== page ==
He is reportedly residing in Vanessa Redgrave's London mansion
If Chechen rebel envoy Akhmed Zakayev is extradited to Russia, he would be treated in compliance with international standards. Russian Justice Minister Yury Chaika told RIA Novosti Tuesday: "If we hold Zakayev in Russia, we are ready to let international human rights activists, including members of the European Committee for the Prevention of Torture, visit Zakayev on a daily basis, if they want to."
Commenting on a statement from one of Zakayev's lawyers, who said at the London hearings that torture is flourishing in Russia, Yury Chaika said: "Zakayev's lawyer has been diverted from the reality." The minister's deputy, Yury Kalinin, confirmed Chaika's words. The deputy justice minister believes that there are no threats of loss of life or torture for Chechens in Russian jails. "We attempt to make prisons into rehabilitation centers. We need to prepare a person for freedom from the first day of imprisonment," RIA Novosti quoted Yury Kalinin as saying.
The hearings on Akhmed Zakayev's extradition to Russia started at London's Bow Street Magistrates Court on June 9th. The British court is considering the request from the Russian Office of the Prosecutor General to deliver Zakayev to Russia on the basis of serious charges, including murder, torture and masterminding Chechen terrorist attacks.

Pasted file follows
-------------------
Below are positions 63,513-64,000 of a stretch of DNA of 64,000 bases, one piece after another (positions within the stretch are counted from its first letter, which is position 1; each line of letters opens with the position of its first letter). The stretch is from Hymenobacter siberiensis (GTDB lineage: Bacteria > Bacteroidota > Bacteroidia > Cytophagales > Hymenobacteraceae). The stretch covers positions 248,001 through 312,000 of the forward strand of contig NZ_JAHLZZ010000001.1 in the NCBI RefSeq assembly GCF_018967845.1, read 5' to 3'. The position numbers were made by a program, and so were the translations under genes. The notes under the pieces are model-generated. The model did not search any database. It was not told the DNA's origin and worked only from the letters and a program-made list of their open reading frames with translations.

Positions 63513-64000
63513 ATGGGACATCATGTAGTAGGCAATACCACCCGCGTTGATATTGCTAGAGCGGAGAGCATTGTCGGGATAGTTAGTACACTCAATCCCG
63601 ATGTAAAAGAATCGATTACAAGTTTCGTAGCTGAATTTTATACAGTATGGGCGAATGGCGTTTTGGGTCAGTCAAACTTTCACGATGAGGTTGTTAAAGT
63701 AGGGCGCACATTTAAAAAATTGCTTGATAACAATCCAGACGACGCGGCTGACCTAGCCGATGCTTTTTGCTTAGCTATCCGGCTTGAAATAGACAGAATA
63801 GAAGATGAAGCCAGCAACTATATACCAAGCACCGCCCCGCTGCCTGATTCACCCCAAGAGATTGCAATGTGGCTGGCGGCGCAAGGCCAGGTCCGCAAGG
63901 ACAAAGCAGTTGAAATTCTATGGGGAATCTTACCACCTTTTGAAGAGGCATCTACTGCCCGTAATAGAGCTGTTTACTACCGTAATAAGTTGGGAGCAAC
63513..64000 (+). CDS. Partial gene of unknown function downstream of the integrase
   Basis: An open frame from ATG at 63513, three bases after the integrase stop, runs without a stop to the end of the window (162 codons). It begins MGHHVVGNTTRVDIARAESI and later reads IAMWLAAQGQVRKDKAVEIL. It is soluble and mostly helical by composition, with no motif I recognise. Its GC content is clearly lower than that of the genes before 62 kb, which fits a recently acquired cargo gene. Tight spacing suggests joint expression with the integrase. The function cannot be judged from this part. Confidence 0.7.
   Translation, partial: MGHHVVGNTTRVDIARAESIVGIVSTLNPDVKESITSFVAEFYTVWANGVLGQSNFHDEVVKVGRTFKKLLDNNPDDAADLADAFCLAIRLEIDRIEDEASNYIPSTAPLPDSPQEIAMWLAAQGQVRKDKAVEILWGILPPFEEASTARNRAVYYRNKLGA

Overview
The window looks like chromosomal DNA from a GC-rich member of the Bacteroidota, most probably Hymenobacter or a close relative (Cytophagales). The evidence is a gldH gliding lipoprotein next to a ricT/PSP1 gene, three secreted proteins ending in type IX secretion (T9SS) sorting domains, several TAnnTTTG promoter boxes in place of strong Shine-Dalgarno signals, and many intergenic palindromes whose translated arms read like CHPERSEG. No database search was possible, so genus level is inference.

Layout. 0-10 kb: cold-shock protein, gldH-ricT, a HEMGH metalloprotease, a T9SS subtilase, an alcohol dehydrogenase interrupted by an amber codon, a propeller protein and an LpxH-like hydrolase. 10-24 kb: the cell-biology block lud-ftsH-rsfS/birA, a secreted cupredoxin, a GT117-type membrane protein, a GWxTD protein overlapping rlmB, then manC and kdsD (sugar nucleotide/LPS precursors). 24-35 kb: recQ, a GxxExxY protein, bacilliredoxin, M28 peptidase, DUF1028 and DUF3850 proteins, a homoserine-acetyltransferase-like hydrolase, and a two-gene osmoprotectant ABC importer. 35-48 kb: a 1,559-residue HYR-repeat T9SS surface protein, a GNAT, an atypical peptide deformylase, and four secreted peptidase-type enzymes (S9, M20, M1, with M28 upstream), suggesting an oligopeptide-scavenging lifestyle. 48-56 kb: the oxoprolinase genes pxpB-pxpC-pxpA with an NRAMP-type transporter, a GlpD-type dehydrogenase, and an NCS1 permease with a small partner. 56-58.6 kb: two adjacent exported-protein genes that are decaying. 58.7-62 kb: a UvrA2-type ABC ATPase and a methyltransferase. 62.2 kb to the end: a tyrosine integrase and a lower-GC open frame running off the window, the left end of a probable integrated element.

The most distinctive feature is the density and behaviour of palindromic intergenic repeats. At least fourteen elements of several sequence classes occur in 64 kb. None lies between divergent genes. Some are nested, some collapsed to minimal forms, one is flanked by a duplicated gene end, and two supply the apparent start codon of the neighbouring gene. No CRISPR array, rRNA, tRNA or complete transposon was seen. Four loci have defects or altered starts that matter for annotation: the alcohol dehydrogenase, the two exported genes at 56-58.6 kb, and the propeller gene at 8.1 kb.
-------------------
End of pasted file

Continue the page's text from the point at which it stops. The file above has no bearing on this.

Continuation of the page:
Zakayev has been in Britain since early December of 2002. He arrived in the UK from Denmark (the Danish government had refused to deliver him to Russia). Zakayev was invited to come to London by British actress Vanessa Redgrave, but the Chechen rebel envoy was detained at Heathrow Airport on the basis of the international warrant that had been issued in connection with Russia's accusations. Zakayev was released on bail of 50,000 pounds later on. The Echo of Moscow radio station reported that Zakayev was currently residing at Redgrave's mansion in London.